Johnson is running for the District 1 seat once held by Jim Roth, who was recently appointed to the Oklahoma Corporation Commission by Gov. Brad Henry.
Chris Casteel, chief propagandist for U.S. Senator Jim Inhofe, published an article in The Daily Oklahoman on Sunday that obviously tries to rehabilitate the senator’s image.
Inhofe, despised throughout the world for his ignorant and outrageous comments about scientific and lifestyle issues, suddenly feels concern for the country’s dilapidated infrastructure, according to the disingenuous article. The article claims Inhofe believes Imperial President George Bush, who plans to veto a bill Inhofe supports, is "dishonest."
According to the article, Inhofe said, "The president knows (a veto) is going to be overridden. But now he can do something for his disappearing conservative base. I think it's dishonest.”
The “dishonest“ and “disappearing conservative base” comments coming from such a right-wing toady is interesting for what it means for the upcoming 2008 elections. But there are larger, more important issues here.
Casteel fails to point out that a vast majority of the civilized world believes Bush has also been dishonest about several other issues, most notably the Iraq occupation, which some predict will cost at least $2 trillion. But Casteel, a useful tool for the neoconservative cause, has never been one to hold his sources accountable to logic or consistency. His coverage of Inhofe is about furthering what one Oklahoman editorial writer once called the conservative bastion in Oklahoma.
Obviously, if the president is dishonest about this issue—Inhofe says the bill he supports does not actually appropriate money—then he might well be dishonest about other issues, right? But Casteel would never ask Inhofe about this inconsistency. Inhofe has supported the bloody Iraq occupation since the invasion and so has The Daily Oklahoman. Here is the real logic: Most people in the world think Bush lied about the Iraq occupation; most people in the world do not think Bush lied about the bill Inhofe supports or they simply do not care at this point. Inhofe also has his own major credibility problems.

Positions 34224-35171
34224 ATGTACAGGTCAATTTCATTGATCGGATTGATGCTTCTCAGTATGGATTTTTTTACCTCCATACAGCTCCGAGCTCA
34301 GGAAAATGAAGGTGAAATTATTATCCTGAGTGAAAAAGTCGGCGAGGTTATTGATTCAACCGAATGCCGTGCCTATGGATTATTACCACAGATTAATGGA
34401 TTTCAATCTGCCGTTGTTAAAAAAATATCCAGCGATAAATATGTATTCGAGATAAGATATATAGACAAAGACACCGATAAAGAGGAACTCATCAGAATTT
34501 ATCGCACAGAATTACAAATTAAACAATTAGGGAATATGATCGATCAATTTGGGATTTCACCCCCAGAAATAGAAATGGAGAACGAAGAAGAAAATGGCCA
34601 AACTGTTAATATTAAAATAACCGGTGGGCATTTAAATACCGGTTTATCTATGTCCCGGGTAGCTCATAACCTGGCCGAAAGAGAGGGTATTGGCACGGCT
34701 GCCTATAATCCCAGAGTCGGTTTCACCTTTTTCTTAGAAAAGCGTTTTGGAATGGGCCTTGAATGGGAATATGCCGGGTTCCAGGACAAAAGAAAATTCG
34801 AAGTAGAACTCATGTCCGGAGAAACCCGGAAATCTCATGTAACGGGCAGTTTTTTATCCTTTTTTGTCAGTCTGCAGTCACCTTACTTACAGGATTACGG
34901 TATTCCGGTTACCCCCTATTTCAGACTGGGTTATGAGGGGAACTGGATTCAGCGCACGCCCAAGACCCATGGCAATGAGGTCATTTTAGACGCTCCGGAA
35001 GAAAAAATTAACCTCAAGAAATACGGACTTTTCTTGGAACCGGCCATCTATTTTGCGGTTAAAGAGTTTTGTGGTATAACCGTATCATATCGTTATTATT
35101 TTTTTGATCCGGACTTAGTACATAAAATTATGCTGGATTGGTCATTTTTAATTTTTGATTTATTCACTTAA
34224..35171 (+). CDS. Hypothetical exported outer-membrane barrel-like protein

But an even larger fallacy here is that Inhofe is actually concerned with the nation’s public infrastructure. As the nation’s bridges and highways crumbled in Oklahoma and the nation over the last decade or so, Inhofe stood back and did nothing. All these corporate, conservative politicians like Inhofe are directly responsible for the decline of America’s infrastructure. They support spending money on endless war as our bridges begin to collapse. They cut taxes to the rich as they deny health care for children. Inhofe is an immoral politician who has placed his own political expediency above the American people. He acts only in the interests of corporations, which fund his campaigns.
And Casteel’s article is completely about political expediency. Inhofe now wants to distance himself from Bush, whose declining approval ratings do not bode well for the senator’s reelection campaign in 2008. Watch for more Casteel articles—Executive Editor Ed Kelley has tried to do the same thing recently with U.S. Sen. Tom Coburn—that try to argue Inhofe is actually concerned about regular Oklahomans after all.
But you are incredibly naïve if you believe Inhofe cares if Oklahomans have decent health care, decent roads and decent schools. His brand of right-wing extremism has turned a once prospering world power into a country that cannot rebuild its cities, such as New Orleans, take care of its bridges or provide adequate health care for its citizens. There is not another current politician in Washington that represents this failed ideology more than Inhofe. On one level, the recent bridge collapse in Minneapolis symbolizes the collapse of Inhofe’s warped philosophy. How many more people are going to have to die before this country wakes up and sends politicians like Inhofe into retirement?
Casteel’s article also never mentions that Inhofe has drawn an opponent in the upcoming 2008 race. State Sen. Andrew Rice (D-Oklahoma City), a Democrat, recently announced he is running against Inhofe. Rice will do more than pull political stunts when it comes to public infrastructure. The state needs to elect more progressive officials like Rice before the next bridge collapses. It could happen here.